The first part of this paper presents a survey of the literature on automatic handwritten signature verification systems using binary or gray-level images, and focuses primarily on preprocessing techniques, feature or primitive extraction methods, comparison processes, and performance evaluation. With these previous studies in mind, we propose, in the second part of this paper, an image-understanding system based on the extraction of a novel representation of handwritten signature images. This approach is text insensitive. A structural match between a reference primitive set Pr and a test primitive set Pt takes into account the geometric shape and spatial relations between primitives. Finally, the local comparison of gray levels between pairs of primitives next to each node of the static solution path N results in a pseudodynamic similarity measure ϑ d (Pr, Pt). This scheme allows the elimination, with a certain degree of success, of skilled forgeries such as tracings and photocopies, showing marked gray-level dissimilarity along the signature line.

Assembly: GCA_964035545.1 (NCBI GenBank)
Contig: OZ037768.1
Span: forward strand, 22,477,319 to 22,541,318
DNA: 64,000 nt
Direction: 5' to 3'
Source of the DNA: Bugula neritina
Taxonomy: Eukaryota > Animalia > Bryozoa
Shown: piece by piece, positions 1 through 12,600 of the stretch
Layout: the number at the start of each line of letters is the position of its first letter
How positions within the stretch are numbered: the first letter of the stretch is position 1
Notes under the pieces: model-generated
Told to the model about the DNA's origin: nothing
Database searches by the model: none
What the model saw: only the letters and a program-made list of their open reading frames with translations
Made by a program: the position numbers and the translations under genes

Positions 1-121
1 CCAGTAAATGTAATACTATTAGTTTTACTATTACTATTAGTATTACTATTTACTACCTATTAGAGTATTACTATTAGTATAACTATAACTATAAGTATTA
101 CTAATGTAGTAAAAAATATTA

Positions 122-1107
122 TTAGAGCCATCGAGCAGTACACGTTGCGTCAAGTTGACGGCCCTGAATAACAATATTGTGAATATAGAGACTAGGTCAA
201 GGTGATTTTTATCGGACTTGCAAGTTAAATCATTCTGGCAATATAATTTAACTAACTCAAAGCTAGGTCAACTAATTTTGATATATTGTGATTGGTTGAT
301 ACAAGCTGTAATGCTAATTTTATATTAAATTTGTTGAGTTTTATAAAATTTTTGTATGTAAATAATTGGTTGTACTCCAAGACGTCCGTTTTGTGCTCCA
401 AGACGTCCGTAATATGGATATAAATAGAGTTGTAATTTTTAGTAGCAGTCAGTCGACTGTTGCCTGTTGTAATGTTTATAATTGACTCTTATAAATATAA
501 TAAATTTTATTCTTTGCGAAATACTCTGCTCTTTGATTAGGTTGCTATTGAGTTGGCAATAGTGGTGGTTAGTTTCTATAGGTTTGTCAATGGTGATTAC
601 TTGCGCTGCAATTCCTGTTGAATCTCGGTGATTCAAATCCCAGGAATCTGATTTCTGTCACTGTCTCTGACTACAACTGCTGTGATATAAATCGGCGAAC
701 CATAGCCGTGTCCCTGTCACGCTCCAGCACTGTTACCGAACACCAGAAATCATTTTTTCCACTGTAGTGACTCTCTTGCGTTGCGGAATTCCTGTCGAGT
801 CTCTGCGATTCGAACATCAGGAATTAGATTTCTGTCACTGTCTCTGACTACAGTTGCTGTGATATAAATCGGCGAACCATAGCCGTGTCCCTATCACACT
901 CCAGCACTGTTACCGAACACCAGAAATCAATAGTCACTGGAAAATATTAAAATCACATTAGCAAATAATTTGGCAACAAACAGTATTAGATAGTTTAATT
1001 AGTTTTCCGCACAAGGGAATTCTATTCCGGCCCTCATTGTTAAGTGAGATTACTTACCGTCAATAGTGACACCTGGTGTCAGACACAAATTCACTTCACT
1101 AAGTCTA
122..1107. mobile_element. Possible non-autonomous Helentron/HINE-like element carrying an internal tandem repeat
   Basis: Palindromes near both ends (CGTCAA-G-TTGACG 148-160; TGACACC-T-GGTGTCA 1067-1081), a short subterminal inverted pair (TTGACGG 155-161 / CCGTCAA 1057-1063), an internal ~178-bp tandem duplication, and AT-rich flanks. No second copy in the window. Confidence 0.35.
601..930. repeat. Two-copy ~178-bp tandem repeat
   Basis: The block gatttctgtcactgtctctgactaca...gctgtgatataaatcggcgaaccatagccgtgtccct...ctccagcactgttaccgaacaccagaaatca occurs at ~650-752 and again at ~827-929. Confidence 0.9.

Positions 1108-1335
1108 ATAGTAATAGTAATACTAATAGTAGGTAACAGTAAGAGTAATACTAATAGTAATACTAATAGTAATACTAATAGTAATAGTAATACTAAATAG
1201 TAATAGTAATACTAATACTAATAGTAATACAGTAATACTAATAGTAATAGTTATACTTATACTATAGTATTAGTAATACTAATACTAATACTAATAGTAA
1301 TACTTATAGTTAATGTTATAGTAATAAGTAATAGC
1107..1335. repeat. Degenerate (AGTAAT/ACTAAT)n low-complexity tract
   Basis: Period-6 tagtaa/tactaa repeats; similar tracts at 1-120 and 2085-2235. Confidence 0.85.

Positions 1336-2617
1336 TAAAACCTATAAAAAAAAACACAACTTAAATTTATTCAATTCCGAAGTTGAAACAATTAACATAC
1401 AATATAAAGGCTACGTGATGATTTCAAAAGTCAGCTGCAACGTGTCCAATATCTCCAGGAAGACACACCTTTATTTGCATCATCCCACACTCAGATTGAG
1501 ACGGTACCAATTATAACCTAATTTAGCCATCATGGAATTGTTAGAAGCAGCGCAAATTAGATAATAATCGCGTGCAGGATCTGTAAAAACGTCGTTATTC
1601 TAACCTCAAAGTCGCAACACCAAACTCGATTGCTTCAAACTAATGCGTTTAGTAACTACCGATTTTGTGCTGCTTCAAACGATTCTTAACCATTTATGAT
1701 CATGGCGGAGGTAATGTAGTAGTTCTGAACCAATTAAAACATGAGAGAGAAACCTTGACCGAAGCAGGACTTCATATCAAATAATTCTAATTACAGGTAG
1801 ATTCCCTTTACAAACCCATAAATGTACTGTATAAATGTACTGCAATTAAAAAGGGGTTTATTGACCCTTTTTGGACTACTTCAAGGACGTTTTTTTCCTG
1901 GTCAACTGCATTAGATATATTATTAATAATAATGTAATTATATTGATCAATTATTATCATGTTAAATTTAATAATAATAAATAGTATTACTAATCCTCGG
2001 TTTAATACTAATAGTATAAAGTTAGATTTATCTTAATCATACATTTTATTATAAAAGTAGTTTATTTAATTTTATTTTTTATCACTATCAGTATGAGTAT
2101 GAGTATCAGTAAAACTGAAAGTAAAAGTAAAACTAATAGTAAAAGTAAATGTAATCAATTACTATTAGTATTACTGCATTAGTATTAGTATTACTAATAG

Robert Sabourin, Réjean Plamondon, Guy Lorette

Difficult Cases in Handwritten Numeral Recognition

One avenue to improve the performance of computer systems for the recognition of handwritten data is to develop a better grasp of human expertise in this area. Through an experiment, we investigate the clues and cues used by humans to recognize the most confusing samples of our database. Four algorithms are also applied, individually and in a combined manner, to the same difficult data set. Machine and human performances are compared. Such knowledge should be used to refine the existing algorithms which are proved to be clearly inferior to the human experts in recognition of unconstrained handwritten numerals.